Water: Too Much, Not Enough and Just Right
 
 

Water: Too Much, Not Enough and Just Right

You’ve probably heard that you should drink plenty of water for better health. But what is the right amount for you to drink?

Each person has different water needs that depend on several factors, such as your health, the place you live and how active you are every day, according to the Mayo Clinic, which adds several studies have provided “varying recommendations.”

The health organization notes that water comprises about 60 percent of your body weight, and all of your cells, organs and tissues require water to work correctly. And whenever you sweat, breathe, urinate or have bowel movements, water leaves your body. If you don’t get enough water to replenish what’s lost, you could become dehydrated, and your body might not be able to function normally.

Drinking water and other beverages, such as juice, milk and herbal teas, and eating foods containing water are good ways to boost your water intake. Drinks account for about 80 percent of your daily intake of fluid, while the remainder comes from food, according to the Mayo Clinic.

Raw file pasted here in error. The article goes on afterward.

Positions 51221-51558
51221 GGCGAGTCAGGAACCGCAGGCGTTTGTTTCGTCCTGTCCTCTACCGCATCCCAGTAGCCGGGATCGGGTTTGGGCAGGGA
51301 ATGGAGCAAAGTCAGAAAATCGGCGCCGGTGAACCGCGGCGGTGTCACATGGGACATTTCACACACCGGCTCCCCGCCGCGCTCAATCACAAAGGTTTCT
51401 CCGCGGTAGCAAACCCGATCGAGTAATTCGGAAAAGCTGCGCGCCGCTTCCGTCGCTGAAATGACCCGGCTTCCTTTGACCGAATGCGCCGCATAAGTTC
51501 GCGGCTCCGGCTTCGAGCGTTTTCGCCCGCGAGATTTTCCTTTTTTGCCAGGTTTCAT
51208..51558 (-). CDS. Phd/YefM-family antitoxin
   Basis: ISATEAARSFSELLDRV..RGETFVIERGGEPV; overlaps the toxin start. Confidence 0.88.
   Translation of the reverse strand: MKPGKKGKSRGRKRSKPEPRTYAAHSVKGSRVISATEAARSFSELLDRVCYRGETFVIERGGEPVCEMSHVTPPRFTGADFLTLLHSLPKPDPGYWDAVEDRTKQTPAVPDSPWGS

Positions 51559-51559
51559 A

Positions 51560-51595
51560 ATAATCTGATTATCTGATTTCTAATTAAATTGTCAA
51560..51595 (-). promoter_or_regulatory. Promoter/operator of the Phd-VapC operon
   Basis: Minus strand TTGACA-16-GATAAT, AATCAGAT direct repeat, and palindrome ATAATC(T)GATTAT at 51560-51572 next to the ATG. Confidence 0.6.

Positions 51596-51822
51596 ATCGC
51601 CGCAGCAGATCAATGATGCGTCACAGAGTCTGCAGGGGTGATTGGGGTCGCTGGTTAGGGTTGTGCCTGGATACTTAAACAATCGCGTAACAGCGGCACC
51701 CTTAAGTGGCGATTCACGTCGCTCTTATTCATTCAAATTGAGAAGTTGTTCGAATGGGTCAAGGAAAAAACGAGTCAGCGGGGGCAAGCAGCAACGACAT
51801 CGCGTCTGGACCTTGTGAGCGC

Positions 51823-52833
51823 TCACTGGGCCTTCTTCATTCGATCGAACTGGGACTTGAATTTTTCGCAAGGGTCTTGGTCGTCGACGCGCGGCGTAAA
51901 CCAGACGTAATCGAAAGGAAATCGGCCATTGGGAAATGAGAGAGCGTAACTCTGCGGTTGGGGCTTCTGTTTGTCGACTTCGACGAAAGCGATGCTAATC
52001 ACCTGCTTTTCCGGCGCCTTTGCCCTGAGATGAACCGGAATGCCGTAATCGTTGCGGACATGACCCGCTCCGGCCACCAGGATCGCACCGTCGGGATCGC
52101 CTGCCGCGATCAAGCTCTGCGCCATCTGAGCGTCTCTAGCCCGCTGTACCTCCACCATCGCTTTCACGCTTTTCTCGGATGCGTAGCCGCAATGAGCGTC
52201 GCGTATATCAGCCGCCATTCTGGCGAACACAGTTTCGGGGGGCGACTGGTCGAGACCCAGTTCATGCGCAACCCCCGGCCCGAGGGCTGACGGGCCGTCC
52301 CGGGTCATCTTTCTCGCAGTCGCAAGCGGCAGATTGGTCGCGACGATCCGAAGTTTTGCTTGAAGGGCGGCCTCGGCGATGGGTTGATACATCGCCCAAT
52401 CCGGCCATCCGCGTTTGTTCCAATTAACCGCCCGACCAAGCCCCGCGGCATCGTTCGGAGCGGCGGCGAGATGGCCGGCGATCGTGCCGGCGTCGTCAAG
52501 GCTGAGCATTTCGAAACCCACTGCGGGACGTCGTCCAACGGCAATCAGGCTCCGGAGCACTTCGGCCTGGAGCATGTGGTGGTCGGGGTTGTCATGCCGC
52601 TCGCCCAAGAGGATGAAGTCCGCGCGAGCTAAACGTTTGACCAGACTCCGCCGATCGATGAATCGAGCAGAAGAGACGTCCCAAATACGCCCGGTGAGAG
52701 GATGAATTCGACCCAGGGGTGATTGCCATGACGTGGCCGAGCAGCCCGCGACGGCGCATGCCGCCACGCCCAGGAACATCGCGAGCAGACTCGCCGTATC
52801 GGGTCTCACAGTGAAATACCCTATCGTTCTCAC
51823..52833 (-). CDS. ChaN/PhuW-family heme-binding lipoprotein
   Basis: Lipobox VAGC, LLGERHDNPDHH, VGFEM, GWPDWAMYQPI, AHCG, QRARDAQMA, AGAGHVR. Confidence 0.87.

It notes that the commonly shared advice of drinking eight 8-ounce glasses of water each day is reasonable if you live in a state with a temperate climate and are a healthy adult. According to the Office on Women’s Health, women who are breastfeeding should have more fluid in the form of water or other beverages. Talk to your health care provider for more information about how much water you should be drinking.

Several factors could affect how much water your body needs to stay hydrated, according to the Mayo Clinic. They include how much you exercise (and sweat); if you are pregnant or breastfeeding; if you are sick and lose fluids through a fever, diarrhea or other illnesses; and if you live in a humid or hot environment or at a high altitude.

It’s recommended that you drink water before, during and after you exercise, and if you work out intensely for more than an hour, you can have a sports drink to replace the electrolytes you lose by sweating.

Drinking too much water is possible, but rare for a healthy adult who eats an “average American diet,” according to the Mayo Clinic. It says a condition called hyponatremia could be a concern for some athletes who take part in endurance events or have intense and lengthy workouts. Hyponatremia can be life-threatening, and it occurs when your blood’s sodium content is diluted when your kidneys can’t get rid of the excess water you’ve consumed.